I understand that what defines an I chord in the root position is:
- the bass note (i.e. the lowest note) must be of scale degree 1 and,
- scale degree 3 and 5 must appear as higher notes (in no particular order),
and any particular degree can be repeated over multiple octaves, see e.g. Section 1.3 of Hooktheory 1. I tried to reproduce some of the examples in the book by using chords in their “closest” form, e.g. 0-4-7 semitones for a major chord. This of course gives rise to very discontinuous and unnatural chord progressions. I’m wondering if there is a theoritically proper way to spread the notes of a chord over multiple octaves? For example, if I’m reading a music sheet with chord names only, is the author assuming I know the common variation to play? or is it left to the instrument player to interpret the chords and find what is best sounding?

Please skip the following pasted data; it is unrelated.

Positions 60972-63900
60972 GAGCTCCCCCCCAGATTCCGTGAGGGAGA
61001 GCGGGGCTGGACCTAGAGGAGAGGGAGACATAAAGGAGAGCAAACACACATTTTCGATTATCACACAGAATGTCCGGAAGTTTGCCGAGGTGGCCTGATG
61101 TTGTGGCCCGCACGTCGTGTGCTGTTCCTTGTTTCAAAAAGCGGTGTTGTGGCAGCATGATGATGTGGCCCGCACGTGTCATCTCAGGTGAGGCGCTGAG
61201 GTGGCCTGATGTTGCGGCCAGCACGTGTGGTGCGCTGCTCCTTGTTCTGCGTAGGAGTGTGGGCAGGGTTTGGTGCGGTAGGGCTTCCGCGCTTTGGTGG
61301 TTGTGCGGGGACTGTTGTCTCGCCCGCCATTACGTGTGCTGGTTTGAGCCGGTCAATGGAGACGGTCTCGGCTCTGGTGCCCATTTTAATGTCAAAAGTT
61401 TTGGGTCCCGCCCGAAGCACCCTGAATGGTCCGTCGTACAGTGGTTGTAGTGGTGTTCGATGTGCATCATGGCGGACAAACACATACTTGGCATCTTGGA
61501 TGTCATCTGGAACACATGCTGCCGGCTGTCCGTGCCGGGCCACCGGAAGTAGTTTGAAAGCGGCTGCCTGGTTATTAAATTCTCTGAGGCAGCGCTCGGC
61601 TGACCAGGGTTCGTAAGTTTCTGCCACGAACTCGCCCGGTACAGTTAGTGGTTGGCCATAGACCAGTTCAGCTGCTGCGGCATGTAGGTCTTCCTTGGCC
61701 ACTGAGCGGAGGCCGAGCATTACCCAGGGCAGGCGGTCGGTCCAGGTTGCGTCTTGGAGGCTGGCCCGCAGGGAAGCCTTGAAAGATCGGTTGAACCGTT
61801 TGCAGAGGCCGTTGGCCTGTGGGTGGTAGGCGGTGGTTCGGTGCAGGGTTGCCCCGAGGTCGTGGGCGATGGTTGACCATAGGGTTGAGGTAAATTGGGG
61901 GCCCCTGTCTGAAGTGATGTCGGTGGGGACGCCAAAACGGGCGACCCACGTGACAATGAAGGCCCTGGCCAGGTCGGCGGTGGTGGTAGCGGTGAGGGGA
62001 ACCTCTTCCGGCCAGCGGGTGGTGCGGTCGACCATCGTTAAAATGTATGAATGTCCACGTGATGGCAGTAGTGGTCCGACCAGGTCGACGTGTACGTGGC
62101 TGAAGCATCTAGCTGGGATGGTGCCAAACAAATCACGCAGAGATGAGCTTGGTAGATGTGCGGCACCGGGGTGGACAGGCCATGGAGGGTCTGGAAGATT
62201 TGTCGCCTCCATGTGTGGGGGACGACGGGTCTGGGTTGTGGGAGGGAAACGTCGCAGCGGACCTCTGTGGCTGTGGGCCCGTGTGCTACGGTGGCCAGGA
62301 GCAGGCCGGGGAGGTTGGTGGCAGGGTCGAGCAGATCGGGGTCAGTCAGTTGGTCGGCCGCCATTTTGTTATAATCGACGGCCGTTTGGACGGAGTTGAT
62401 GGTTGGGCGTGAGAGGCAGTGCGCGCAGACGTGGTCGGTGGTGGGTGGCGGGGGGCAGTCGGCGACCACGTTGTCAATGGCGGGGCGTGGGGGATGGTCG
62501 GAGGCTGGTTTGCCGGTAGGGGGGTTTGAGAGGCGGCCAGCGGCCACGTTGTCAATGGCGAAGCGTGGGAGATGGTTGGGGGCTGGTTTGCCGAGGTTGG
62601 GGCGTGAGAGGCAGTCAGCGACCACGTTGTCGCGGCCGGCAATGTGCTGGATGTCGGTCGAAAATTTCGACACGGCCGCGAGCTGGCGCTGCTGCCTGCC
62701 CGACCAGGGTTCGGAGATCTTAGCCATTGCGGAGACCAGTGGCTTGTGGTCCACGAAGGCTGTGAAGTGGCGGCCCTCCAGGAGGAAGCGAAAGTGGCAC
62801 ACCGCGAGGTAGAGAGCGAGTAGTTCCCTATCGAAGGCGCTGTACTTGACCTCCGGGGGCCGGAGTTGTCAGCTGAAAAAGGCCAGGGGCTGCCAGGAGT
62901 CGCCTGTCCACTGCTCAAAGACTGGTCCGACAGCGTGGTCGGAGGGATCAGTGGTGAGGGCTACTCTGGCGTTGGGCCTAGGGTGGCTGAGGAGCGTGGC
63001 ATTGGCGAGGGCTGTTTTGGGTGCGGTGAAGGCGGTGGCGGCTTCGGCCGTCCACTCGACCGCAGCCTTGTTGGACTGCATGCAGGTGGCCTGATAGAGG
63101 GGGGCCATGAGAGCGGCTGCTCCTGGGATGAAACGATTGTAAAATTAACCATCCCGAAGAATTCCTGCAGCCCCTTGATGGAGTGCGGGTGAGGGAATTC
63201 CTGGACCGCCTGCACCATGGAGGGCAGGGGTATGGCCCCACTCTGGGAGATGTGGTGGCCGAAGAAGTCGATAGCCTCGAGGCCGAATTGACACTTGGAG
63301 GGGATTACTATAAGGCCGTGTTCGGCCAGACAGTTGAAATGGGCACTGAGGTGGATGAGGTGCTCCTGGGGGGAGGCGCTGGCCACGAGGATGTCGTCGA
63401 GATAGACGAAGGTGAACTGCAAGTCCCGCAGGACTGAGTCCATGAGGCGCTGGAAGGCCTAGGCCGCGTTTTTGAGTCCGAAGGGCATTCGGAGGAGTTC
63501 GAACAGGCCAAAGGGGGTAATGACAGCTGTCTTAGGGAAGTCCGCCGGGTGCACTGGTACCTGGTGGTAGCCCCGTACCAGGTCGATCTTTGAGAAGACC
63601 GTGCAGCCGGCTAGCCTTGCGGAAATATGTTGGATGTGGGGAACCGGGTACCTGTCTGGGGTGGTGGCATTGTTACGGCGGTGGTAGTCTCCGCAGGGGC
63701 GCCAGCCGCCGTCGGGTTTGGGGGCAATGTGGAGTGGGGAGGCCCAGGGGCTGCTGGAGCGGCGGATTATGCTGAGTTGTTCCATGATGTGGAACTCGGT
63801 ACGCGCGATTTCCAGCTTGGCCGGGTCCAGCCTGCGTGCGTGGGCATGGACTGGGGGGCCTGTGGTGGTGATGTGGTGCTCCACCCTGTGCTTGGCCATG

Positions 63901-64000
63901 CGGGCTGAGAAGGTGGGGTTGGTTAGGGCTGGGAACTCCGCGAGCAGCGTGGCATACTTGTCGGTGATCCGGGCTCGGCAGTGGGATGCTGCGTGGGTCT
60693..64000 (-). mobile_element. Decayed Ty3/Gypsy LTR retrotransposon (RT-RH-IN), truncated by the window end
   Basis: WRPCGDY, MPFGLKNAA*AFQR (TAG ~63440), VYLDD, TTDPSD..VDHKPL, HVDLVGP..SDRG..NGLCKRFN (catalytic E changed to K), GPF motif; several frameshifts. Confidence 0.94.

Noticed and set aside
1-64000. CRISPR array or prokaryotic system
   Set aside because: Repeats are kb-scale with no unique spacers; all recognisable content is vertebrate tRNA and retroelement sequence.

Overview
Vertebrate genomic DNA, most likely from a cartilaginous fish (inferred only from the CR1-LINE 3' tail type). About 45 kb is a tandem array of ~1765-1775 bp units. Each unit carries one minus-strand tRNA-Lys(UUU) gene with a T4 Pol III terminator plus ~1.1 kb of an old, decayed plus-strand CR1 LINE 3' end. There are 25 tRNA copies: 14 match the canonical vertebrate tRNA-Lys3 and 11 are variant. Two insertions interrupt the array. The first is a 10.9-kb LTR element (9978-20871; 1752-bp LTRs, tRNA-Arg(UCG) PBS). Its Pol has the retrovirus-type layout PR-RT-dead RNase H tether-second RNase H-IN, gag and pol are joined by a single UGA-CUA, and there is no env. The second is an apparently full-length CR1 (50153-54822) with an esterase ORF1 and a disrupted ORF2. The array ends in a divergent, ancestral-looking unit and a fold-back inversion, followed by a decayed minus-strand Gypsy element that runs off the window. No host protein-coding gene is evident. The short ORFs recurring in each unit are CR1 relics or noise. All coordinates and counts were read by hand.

P.S. After playing with Hookpad a bit, I noticed you always duplicate the bass an octave lower and play the highest three notes possibly in an inverted configuration. For example in C major, I, vi and vii^o have their three highest notes in root position, with their root note duplicated an octave below. Similarly, the three highest notes of ii and iii are in their second inversion, while iv and v are in their first inversion. Is there any kind of rule I can extrapolate from this that would apply to any key/mode and more complex chords, such as inversions or 7th chords?